Although I have yet to read Undoctored, I expect this book to be much the same as its predecessors. If that is the case, then it is a promising five star prediction! Although the genre of the book is non-fiction and set in a medical setting, these books are far from dry. The author has a fantastic way of getting his message across in a way that employs humour to do so.

As always, I’m looking forward to giving this book a try!

Have you read Undoctored, or any of the other books by Adam Kay I mentioned in this post? Did you enjoy today’s First Lines Friday post? Let me know in the comments!

 

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First Lines Friday – 18/11/2022

Hello all welcome to today’s First Lines Friday post! It’s the end of another working week! If you are counting down the hours until the weekend, then I hope I can distract you with a fun introduction to a book I’m looking forward to picking up. Maybe I can inspire you to pick it up this weekend?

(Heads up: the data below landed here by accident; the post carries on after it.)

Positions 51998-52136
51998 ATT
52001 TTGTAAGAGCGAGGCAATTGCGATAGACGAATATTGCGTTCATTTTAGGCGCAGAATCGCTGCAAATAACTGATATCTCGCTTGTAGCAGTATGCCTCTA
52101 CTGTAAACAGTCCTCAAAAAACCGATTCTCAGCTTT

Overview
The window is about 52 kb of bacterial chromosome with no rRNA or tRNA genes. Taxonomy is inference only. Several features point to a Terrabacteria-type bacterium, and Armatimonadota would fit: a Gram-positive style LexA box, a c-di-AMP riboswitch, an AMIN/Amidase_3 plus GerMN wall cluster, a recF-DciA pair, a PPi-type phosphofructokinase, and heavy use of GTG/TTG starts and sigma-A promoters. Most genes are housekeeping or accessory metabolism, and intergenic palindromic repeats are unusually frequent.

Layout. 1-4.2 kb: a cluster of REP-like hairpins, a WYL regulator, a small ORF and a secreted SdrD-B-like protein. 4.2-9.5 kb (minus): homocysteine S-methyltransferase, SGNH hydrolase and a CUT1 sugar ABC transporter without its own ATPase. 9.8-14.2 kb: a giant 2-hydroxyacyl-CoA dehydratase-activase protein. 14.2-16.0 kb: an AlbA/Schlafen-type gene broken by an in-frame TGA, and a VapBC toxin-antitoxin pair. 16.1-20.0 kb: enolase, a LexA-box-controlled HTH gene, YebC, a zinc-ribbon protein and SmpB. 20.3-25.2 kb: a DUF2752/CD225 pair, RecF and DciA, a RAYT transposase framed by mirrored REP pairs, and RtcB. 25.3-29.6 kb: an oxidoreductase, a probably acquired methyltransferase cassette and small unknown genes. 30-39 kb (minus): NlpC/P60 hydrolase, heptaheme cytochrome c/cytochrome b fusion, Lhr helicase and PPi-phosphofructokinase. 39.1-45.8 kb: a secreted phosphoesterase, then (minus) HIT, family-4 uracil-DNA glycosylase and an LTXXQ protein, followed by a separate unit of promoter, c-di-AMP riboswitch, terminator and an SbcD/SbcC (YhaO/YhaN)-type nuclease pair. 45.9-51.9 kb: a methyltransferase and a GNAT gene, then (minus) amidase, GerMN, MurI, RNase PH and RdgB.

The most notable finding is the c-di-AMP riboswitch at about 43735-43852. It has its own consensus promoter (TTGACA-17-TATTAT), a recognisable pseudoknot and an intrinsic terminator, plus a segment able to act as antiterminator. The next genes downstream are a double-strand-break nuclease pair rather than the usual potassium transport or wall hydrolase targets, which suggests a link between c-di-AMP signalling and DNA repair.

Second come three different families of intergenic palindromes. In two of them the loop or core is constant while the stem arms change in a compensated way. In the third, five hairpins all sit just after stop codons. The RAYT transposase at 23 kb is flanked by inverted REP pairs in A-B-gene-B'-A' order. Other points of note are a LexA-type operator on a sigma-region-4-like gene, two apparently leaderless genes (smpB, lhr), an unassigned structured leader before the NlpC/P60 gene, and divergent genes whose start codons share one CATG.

In today’s First Lines Friday post, I decided to repeat my method of choosing today’s featured book as I did last time. To recap, I went to my Goodreads homepage and looked through the books on my feed until a familiar author or title caught my eye. Whereas in my last post, I stumbled across my feature quite quickly, this wasn’t the case this time. A little bit of scrolling later, however, a Goodreads friend of mine published a status update about a book she is re-reading, that is also on my TBR.

Here is today’s teaser introduction!

 

Perhaps it was a tired thing, all the references the world had already made to the Ptolemaic Royal library of Alexandria. History had proven the library to be endlessly fascinating as a subject, either because the obsession with what it might have contained was bound only by the imagination or because humanity longs for things most ardently as a collective. All men can love a forbidden thing, generally speaking, and in most cases knowledge is precisely that; lost knowledge, even more so.

 

 

The Atlas Six – Olivie Blake

Genre: Fantasy

Pages: 383

Audience: Young Adult

Publisher: Tor

Publication Date: 31 Jan 2015

 

 

Goodreads – The Atlas Six